I’ve always been inspired by stories of people who live with fewer possessions. Now I’m finally doing it. As of tomorrow I will have pruned all my belongings down to what fits in one large rolling suitcase, two backpacks, and a few shelves of papers, photos and tools (stored in the basement of my rented-out condo). Oh, and a duffle bag of winter clothes that I’m leaving with friends in Boston.
Since I’ll be living in Mexico for the next six months, I’m bringing only what I need to work online and live in a furnished apartment with cookware provided.
Letting go of possessions was made easier by the fact that I did it in stages. It would have been hard to get rid of absolutely everything all at once! I had many possessions that I carefully collected over the years: books, housewares, electronics, etc. I can be very attached to my stuff, especially if it’s colorful and cute!
Here are the stages I went through:
- I rented my 2-bedroom condo furnished to students for six months while I moved into a smaller studio apartment (so I didn’t have to try to sell all my furniture in the middle of winter). I sold and donated many items, only keeping what would fit in the smaller place.
- 6 months later I held a moving sale when those tenants moved out (in the middle of summer), to sell more of my housewares and almost all of my furniture, so I could rent the condo unfurnished, longer term.
- 6 months after that, when I moved out of the studio apartment, I held an indoor moving sale in order to sell the rest of my furniture, books, electronics, housewares, etc. Since I was moving into a house-sitting job, I didn’t need to keep much.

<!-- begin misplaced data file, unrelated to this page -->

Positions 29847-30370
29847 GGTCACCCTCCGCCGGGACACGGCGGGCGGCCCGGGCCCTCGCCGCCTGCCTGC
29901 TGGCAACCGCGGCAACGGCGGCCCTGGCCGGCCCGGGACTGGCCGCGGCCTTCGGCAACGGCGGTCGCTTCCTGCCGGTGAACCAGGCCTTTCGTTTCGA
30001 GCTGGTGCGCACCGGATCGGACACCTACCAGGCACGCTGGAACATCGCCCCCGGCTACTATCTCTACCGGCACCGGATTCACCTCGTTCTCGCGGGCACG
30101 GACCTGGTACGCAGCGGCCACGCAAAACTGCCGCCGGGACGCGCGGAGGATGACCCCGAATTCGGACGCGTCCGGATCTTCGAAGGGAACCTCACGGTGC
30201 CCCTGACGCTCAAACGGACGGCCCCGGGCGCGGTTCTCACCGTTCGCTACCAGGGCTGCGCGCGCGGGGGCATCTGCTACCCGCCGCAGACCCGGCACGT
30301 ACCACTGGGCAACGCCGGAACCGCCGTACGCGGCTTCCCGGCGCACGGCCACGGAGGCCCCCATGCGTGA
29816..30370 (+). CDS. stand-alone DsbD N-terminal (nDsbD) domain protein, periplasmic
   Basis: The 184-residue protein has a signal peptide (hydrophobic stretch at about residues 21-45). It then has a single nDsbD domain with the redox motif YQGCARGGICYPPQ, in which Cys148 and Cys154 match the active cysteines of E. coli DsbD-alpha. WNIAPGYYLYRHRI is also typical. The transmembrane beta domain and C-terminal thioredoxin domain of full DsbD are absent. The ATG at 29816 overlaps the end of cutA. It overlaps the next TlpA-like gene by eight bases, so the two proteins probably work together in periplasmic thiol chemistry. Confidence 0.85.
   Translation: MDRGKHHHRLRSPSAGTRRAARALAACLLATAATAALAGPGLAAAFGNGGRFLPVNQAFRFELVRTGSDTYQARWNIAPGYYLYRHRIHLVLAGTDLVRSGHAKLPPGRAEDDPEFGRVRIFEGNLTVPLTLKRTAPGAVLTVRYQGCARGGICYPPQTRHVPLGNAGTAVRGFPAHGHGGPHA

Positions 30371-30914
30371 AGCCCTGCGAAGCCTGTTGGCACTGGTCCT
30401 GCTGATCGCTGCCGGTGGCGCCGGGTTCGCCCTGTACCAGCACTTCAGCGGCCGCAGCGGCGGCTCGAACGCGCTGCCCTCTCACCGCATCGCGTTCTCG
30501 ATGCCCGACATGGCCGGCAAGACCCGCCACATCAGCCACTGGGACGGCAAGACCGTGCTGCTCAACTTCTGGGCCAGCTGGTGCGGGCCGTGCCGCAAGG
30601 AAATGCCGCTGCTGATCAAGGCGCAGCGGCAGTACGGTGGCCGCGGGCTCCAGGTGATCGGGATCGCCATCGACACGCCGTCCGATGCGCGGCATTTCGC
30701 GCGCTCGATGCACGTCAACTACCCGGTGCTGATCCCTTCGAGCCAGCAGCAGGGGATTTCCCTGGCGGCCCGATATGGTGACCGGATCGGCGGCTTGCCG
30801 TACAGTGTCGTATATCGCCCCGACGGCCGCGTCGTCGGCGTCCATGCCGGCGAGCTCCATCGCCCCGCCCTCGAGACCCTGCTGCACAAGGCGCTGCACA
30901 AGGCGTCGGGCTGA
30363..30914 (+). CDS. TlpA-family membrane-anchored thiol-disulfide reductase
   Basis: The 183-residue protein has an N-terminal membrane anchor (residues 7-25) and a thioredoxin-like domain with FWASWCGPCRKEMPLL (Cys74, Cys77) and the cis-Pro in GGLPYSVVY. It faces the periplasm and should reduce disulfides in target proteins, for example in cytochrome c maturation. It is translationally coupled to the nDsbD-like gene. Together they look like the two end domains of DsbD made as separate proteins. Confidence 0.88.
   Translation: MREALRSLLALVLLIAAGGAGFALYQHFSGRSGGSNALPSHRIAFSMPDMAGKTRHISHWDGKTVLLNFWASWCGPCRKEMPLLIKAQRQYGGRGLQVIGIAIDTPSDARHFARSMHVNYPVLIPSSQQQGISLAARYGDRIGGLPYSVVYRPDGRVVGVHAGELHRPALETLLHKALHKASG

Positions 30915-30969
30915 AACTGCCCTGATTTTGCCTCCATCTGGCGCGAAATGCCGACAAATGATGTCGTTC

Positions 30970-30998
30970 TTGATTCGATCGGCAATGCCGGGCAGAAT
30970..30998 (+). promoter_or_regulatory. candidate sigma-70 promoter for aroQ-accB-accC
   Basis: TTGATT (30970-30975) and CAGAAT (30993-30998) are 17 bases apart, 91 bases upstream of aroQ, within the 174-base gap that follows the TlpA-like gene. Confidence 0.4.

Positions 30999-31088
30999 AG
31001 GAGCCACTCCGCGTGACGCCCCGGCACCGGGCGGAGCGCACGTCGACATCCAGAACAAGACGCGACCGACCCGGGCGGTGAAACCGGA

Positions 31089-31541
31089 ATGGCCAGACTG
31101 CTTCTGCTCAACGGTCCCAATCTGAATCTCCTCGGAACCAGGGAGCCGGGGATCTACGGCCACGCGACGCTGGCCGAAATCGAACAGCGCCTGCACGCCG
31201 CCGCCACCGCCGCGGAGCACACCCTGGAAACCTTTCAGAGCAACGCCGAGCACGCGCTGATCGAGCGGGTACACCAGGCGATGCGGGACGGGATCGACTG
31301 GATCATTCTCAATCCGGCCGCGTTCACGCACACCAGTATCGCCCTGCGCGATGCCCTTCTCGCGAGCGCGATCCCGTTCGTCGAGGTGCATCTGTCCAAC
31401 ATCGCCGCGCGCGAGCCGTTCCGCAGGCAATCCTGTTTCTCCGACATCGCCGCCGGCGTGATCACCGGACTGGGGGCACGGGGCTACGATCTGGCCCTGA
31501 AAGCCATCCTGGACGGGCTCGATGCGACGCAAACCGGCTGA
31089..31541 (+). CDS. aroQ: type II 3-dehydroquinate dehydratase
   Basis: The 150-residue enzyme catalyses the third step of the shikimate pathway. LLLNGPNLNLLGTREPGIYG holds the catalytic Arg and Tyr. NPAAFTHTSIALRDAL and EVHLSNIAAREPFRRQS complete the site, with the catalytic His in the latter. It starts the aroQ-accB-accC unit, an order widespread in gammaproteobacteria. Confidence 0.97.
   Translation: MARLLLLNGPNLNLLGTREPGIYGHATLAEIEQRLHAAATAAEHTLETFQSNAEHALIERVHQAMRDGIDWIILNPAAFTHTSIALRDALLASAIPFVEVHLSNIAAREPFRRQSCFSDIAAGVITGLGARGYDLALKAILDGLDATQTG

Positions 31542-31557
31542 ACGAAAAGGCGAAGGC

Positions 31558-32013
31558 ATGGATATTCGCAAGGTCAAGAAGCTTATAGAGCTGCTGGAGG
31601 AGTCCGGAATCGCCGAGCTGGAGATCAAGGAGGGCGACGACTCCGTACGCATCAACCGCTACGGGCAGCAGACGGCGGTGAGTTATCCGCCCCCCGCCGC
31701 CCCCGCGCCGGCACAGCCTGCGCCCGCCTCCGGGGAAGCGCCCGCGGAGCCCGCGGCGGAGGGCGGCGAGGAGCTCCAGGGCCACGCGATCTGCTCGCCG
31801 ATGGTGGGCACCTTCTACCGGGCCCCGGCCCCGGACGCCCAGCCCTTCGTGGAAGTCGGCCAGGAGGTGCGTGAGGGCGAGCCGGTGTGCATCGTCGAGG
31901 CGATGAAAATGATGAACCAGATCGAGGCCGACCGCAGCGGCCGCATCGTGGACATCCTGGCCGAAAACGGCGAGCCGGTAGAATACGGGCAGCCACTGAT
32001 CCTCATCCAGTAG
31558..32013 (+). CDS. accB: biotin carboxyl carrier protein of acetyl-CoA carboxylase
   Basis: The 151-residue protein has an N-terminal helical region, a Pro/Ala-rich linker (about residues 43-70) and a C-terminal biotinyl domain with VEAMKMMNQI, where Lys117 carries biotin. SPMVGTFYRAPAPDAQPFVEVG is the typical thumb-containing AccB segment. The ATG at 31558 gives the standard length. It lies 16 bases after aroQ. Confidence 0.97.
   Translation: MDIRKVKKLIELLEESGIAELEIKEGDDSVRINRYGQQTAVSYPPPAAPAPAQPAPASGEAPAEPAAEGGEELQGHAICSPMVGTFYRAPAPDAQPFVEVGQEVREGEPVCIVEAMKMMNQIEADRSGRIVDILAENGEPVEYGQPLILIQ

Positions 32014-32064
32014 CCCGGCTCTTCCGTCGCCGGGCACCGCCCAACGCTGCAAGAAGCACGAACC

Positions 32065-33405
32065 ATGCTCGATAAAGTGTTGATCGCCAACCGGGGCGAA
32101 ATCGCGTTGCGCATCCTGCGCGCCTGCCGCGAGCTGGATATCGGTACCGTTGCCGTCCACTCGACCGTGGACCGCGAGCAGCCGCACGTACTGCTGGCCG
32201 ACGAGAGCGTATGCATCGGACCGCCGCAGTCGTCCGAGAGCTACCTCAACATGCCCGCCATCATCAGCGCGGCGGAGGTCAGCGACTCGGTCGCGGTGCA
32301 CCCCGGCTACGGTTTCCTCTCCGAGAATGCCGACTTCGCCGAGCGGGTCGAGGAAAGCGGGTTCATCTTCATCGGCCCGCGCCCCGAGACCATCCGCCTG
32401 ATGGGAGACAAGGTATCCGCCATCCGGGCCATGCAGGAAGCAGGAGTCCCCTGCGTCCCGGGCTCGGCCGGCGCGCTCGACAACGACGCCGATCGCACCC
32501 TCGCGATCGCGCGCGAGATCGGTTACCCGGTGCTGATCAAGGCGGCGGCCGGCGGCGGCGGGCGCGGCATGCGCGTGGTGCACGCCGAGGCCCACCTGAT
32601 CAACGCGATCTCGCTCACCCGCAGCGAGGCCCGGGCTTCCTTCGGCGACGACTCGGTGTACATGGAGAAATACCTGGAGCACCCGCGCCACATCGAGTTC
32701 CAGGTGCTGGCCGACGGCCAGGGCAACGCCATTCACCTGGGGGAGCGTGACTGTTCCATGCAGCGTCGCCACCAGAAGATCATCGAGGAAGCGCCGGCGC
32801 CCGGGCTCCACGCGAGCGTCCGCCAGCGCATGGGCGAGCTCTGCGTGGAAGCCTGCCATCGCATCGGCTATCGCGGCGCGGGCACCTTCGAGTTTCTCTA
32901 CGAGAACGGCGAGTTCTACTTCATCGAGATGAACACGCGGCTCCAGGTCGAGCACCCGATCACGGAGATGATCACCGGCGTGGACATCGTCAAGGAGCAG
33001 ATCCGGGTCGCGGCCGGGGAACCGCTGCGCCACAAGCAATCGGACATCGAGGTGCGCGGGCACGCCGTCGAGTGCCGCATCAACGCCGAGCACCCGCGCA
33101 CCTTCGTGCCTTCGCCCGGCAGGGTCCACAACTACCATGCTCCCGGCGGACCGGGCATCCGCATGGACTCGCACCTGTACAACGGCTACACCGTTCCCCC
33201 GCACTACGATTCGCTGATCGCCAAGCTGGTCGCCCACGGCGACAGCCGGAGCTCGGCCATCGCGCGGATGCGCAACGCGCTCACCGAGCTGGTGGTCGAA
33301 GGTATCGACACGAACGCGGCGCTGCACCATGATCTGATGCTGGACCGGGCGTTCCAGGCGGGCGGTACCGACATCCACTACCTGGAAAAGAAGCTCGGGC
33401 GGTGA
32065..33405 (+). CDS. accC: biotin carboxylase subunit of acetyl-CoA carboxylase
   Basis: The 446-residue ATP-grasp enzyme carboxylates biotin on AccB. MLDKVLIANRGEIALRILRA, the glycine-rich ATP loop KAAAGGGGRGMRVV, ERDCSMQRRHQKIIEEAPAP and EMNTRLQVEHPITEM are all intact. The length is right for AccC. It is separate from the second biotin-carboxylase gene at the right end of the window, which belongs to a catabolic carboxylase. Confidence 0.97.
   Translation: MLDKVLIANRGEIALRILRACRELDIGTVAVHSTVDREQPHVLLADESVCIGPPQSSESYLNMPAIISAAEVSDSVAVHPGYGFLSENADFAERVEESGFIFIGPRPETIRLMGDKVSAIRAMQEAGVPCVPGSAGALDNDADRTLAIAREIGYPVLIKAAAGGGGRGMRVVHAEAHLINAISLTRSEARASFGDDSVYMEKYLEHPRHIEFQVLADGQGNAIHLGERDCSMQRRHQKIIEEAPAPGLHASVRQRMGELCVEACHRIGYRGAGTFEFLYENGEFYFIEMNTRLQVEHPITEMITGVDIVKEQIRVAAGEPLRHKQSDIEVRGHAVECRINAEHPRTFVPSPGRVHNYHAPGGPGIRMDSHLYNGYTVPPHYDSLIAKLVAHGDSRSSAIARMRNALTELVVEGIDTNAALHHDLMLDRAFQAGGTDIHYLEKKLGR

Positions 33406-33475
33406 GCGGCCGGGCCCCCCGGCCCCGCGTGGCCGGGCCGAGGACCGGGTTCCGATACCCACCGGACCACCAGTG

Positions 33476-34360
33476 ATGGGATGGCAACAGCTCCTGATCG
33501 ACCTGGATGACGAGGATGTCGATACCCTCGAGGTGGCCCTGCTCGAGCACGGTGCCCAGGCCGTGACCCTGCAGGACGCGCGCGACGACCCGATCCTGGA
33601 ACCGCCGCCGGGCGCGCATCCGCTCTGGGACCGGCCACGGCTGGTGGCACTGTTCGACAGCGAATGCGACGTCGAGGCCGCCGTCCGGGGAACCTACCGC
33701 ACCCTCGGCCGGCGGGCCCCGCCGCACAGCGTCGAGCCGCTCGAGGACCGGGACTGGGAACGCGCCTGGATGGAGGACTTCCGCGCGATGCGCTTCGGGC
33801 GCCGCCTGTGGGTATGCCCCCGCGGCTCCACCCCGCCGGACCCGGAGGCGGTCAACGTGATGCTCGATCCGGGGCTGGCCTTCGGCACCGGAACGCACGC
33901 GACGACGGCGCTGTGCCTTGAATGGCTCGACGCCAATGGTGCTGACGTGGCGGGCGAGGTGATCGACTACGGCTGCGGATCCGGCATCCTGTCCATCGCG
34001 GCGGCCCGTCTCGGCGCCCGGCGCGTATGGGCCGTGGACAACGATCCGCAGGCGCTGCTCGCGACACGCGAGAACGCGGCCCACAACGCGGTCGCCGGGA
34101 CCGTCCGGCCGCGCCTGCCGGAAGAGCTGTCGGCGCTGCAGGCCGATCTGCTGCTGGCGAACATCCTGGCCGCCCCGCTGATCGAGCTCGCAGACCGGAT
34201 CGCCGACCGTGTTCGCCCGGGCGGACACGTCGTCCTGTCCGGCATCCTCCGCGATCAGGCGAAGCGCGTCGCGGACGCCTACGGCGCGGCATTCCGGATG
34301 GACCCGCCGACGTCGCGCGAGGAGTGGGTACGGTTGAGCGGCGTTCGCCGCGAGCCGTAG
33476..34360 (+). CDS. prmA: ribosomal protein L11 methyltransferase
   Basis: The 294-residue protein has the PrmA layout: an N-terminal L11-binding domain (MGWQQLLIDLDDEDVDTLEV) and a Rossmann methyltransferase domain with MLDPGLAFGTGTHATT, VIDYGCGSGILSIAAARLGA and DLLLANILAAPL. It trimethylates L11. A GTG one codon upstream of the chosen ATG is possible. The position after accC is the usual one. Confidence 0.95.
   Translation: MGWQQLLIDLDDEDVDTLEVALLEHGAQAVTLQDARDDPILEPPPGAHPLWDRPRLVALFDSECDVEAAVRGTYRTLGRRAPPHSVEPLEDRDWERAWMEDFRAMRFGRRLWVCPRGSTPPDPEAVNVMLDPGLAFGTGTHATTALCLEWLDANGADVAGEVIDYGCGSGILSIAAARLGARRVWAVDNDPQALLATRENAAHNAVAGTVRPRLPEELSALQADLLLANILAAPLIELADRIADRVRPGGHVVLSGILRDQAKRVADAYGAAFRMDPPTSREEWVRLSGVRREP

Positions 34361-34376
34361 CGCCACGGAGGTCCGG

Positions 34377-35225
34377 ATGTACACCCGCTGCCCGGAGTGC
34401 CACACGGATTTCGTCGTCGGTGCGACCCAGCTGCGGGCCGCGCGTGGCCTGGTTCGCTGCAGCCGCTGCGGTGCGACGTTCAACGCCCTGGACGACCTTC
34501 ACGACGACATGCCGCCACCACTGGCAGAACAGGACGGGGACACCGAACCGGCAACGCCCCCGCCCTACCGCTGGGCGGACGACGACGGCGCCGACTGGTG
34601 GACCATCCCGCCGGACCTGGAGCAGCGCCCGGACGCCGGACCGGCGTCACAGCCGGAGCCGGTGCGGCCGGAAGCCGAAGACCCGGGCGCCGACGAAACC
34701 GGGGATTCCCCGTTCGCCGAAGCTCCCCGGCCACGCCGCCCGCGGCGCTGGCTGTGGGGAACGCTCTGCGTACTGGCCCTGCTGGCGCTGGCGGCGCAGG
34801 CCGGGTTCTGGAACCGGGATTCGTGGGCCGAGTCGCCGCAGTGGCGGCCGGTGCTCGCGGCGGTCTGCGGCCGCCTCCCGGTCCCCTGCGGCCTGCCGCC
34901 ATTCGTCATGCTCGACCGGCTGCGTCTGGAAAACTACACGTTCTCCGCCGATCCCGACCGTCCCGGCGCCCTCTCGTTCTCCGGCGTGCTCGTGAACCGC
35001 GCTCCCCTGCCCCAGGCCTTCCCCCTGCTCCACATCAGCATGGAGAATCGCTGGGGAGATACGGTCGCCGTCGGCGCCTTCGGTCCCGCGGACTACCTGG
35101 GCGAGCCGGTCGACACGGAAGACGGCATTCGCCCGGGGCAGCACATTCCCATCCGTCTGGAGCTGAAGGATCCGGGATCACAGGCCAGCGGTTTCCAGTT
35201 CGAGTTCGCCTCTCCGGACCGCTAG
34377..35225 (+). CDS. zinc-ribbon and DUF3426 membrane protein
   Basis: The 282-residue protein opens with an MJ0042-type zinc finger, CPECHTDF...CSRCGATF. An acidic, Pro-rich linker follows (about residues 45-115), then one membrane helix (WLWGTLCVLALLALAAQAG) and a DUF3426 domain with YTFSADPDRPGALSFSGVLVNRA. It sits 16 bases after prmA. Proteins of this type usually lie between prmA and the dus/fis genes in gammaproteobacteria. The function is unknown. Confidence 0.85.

- During the last 2 months of my house-sitting job, I sold remaining items on Craigslist, such as my bike, my iMac, my Vitamix blender, a juicer, my TV, and lots of smaller electronic gadgets.
After each of those sales I donated the leftover items to my local thrift shop and also to my friends. Friends also bought many of my larger items, such as a dining room table, mattress, bike, computer, linens and blankets, pillows, etc.
I love seeing my former possessions when I visit my friends because it reminds me of fun times in my own history. My favorite oak dining room table (an old library table that I got for free ages ago), is now in the dining room of one of my best friends. She has my favorite comfy mattress and shag rug, too!
So I sold and gave away stuff, but it’s still out there making someone else happy and not keeping me tied to one physical location just because of having to deal with stuff. Yay. I feel lighter already!
Using vs. owning
I really like the idea that we don’t really “own” anything. It’s just ours to use for a period of time (long or short). My reading needs are covered by ebooks (which I can access from anywhere), transportation needs by sharing services like Zipcar, Hubway bikes, and friends who loan me their cars.
Also, I upgrade my computers and electronics frequently because I think of it like this: I’m paying for the use of the item while I have it. I bought a new iMac in December 2012 for $1,200 (with the education discount) and sold it in April 2013 for $900. So I had use of it for five months for $300. Since it’s become easier to get money for used items with Craigslist, Ebay or Amazon Electronics Trade-In, it’s easier than ever to keep up with the latest technology and avoid the frustration of outdated equipment that’s hard to use, slow or breaks down. I like the idea that my used equipment lives on and makes someone else happy instead of just sitting in storage somewhere because I kept it so long that it wasn’t worth much. It feels good to let things flow through… don’t hang on, recycle and re-use everything.
Almost every bit of furniture I’ve acquired in the past few years was a used item from Craigslist or a free item that I found. With the exception of certain things (a new mattress is worth paying for!), used furniture and housewares is the way to go, in my opinion!
I like the idea of the “sharing economy.” Here’s a good site to read if you like to see examples of this trend: